FAQ’s on Vertebral Compression Fracture

What is a vertebral compression fracture?

Vertebral Compression Fracture Houston

A vertebral compression fracture (VCF) occurs when one of your vertebrae collapses. This usually follows a period of extended and progressive damage to the vertebra. Most vertebral compression fractures occur in the front (anterior) portion of the vertebra, creating a wedge shape that is smaller in front than in the back. The resulting humpbacked posture is referred to as kyphosis or dowager’s hump.

The symptoms of a compression fracture will vary depending on the presentation. Acute fractures are usually felt as sudden, severe back pain that is most commonly felt in the middle to the lower part of the spine. This can take weeks, or even months, to resolve. Chronic fractures are due to progressively degenerative conditions, such as osteoporosis, and have symptoms such as slowly progressive back pain that is aggravated by walking, a loss of height, or progressive kyphosis. If the spinal cord and/or nerve roots are affected, you may also experience symptoms such as tingling, loss of sensation, weakness, or incontinence (loss of bladder control).

What causes vertebral compression fracture?

Conditions that cause progressive weakening and degeneration of the vertebra can cause vertebral compression fractures. They are often seen in patients with osteoporosis, and the prevalence is noted to increase with age. Non-modifiable risk factors include susceptibility to falls and injury, dementia, Caucasian race, female gender, and previous history of fractures in adulthood. People who are at risk can suffer a sudden compression fracture induced by falls and lifting heavy objects, or even trivial actions such as sneezing.

How is vertebral compression fracture diagnosed?

Vertebral Compression Fracture Treatment

Vertebral compression fractures respond well to bracing or a vertebroplasty procedure.

Vertebral compression fractures are often missed, particularly in the aging population that tends to dismiss back pains as a “normal” sign of aging. Thus, it is important to consider the possibility of a compression fracture with patients older than 50 who suddenly experience back pain.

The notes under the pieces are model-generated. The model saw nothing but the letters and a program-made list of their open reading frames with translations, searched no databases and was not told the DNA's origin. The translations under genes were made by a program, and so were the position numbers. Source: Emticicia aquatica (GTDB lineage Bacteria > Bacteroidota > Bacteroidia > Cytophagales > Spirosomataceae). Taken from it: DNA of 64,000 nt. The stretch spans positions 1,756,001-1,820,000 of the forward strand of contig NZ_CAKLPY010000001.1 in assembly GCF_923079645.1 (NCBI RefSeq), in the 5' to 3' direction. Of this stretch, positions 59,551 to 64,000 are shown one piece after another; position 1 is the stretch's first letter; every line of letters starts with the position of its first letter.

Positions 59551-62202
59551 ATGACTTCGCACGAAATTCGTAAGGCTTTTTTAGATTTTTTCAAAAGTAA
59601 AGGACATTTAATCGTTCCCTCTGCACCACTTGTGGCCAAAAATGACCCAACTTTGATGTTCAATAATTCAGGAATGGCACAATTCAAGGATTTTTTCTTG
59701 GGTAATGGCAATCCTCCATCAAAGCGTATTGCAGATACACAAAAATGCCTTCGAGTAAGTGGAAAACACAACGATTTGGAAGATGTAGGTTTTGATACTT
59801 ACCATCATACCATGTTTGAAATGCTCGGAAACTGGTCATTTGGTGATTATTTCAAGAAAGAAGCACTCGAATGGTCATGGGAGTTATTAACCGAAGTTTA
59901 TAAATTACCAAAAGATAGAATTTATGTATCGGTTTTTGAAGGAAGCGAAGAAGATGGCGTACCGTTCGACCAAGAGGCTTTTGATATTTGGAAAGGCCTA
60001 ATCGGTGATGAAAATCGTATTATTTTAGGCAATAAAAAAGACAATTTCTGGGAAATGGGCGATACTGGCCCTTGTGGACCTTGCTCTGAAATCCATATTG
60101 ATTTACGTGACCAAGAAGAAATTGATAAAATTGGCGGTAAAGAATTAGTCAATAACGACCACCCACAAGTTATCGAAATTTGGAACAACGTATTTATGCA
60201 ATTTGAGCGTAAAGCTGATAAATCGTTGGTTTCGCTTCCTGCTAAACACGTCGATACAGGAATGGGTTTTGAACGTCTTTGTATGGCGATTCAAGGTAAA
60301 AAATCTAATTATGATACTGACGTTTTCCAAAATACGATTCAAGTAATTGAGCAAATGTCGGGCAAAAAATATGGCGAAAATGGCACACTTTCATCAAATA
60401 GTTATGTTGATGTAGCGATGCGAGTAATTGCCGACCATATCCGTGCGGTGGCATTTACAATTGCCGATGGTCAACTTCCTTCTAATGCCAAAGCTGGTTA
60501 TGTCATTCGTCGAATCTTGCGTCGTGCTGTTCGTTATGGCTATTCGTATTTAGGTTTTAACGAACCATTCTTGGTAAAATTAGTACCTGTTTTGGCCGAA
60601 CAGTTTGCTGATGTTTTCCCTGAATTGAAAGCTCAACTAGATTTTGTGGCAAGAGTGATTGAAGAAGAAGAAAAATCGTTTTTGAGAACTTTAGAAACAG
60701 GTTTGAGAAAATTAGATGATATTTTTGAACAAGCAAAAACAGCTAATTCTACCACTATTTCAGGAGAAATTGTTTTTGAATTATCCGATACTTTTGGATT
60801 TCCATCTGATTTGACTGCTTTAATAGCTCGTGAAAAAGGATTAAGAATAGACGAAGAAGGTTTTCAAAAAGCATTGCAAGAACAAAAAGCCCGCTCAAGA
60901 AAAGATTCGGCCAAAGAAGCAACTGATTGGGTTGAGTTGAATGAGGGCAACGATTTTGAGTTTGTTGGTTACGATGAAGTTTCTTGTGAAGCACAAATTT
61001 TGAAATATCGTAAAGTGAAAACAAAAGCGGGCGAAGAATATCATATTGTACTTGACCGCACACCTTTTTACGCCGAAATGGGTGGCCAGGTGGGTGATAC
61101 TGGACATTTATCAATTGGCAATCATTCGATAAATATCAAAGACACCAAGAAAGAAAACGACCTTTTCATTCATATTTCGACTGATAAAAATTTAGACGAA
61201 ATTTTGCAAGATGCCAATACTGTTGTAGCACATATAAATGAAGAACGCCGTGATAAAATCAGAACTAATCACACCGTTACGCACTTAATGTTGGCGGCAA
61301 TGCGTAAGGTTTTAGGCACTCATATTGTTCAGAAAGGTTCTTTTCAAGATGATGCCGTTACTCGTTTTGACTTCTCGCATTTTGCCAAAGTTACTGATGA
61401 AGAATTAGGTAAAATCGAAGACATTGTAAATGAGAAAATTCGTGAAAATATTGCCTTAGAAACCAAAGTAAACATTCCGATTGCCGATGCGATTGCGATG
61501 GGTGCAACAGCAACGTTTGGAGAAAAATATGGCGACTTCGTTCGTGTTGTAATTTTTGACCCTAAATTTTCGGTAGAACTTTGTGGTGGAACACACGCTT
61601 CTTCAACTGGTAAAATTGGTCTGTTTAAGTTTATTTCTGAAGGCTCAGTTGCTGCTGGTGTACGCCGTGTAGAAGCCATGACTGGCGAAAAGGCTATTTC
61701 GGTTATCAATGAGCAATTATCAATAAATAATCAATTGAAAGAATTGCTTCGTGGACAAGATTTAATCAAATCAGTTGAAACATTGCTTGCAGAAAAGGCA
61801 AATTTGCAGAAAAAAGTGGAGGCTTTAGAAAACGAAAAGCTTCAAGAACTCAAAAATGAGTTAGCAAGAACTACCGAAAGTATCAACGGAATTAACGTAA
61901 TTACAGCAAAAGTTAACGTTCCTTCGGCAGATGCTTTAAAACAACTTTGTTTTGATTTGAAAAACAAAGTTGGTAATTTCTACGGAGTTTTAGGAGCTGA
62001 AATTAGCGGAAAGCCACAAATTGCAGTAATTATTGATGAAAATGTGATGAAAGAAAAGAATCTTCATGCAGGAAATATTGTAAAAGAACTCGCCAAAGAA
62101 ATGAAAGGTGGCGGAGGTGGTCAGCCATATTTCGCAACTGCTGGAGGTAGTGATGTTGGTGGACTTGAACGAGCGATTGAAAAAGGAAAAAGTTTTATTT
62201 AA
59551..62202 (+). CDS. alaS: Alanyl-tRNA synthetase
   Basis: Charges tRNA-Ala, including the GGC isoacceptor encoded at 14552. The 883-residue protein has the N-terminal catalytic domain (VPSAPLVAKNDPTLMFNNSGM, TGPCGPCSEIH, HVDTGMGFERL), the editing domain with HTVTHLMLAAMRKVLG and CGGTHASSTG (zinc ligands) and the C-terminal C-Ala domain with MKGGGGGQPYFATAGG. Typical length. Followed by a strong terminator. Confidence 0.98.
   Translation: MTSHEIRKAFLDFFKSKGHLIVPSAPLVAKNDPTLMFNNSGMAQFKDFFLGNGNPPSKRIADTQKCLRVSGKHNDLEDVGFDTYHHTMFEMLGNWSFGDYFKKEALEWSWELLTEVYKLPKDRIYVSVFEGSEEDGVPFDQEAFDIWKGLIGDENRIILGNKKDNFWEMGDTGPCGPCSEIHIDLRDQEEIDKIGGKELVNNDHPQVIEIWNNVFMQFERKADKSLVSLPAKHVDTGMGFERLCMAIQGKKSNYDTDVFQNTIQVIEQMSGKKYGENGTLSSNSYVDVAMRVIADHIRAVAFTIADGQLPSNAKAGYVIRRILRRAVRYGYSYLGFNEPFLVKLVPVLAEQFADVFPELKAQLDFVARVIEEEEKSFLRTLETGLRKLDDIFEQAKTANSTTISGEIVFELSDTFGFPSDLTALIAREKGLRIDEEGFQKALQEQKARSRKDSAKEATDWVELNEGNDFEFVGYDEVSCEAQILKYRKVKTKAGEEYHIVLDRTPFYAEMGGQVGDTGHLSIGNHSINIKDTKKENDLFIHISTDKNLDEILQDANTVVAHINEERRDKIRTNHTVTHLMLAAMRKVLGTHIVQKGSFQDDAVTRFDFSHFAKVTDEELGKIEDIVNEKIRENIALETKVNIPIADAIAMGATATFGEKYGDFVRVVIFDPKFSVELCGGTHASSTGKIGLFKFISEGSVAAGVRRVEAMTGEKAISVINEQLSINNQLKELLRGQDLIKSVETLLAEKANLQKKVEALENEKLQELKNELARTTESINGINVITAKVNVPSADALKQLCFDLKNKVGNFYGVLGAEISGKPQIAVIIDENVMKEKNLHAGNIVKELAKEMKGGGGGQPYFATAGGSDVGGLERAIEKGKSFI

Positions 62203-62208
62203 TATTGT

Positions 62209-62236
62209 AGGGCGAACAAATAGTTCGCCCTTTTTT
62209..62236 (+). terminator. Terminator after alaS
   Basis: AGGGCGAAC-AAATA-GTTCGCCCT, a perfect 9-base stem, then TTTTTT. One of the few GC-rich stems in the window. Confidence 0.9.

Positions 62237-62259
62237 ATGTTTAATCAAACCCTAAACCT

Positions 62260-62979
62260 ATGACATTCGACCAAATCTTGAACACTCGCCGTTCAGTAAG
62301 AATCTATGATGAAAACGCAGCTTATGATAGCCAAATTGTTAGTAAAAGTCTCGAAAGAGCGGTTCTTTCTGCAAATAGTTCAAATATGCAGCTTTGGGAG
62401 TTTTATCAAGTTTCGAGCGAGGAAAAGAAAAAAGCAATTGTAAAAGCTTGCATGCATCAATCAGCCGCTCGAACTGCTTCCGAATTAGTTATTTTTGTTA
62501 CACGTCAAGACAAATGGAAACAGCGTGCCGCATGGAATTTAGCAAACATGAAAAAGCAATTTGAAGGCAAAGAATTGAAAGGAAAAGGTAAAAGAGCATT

The diagnosis is made after a complete medical history and physical examination. Your physician may request additional diagnostics, such as X-rays, Computerized Tomography (CT) scans, and Magnetic Resonance Imaging (MRI) scans to visualize the injury. Compression fractures can occur anywhere along the vertebral column, and the classic presentation is that of a wedge-shaped vertebra with a narrowed anterior portion.

How is vertebral compression fracture treated?

Treatment can be either surgical or non-surgical. The initial symptoms of pain can be Vertebral Compression Fracturemanaged by analgesic (painkiller) medications, such as non-steroidal anti-inflammatory drugs (NSAIDs) and opioid analgesics. The underlying condition, if any, has to be treated as well. Risk factors for re-injury should also be assessed, particularly for older patients. You may be advised lifestyle modification and given advice on unsafe home situations.

Nonsurgical management focuses on providing support to the spinal column while the fracture heals. Patients are given pain medications while placed on bed rest. The use of a back brace has also been shown to provide benefits, and you may be placed on a program of physical therapy and rehabilitation to promote healing and prevent future injury.

Patients who are unresponsive to conservative management are candidates for surgery. Several procedures have been developed to address compression fractures. Percutaneous balloon kyphoplasty has been useful in restoring height to collapsed vertebrae, while percutaneous vertebroplasty uses the injection of acrylic cement to strengthen the spine. Most patients show significant improvements following surgery, and can return to normal function with the assistance of physical therapy and rehabilitation.

References:

Lee JH, Lee DO, Lee JH, Lee HS. (2014). Comparison of radiological and clinical results of balloon kyphoplasty according to anterior height loss in the osteoporotic vertebral fracture. The Spine Journal. doi: 10.1016/j.spinee.2014.01.028

S Hosseini H, Clouthier AL, Zysset PK. (2014). Experimental and Finite Element Analysis of Human Vertebral Collapse: Deformation of Trabecular Bone is Associated With Failure of the Cortical Shell. Journal of Biomechanical Engineering. doi: 10.1115/1.4026409

Yu CW, Hsieh MK, Chen LH, et al. (2014). Percutaneous balloon kyphoplasty for the treatment of vertebral compression fractures. BMC Surgery. Retrieved from: http://www.ncbi.nlm.nih.gov/pubmed/24423182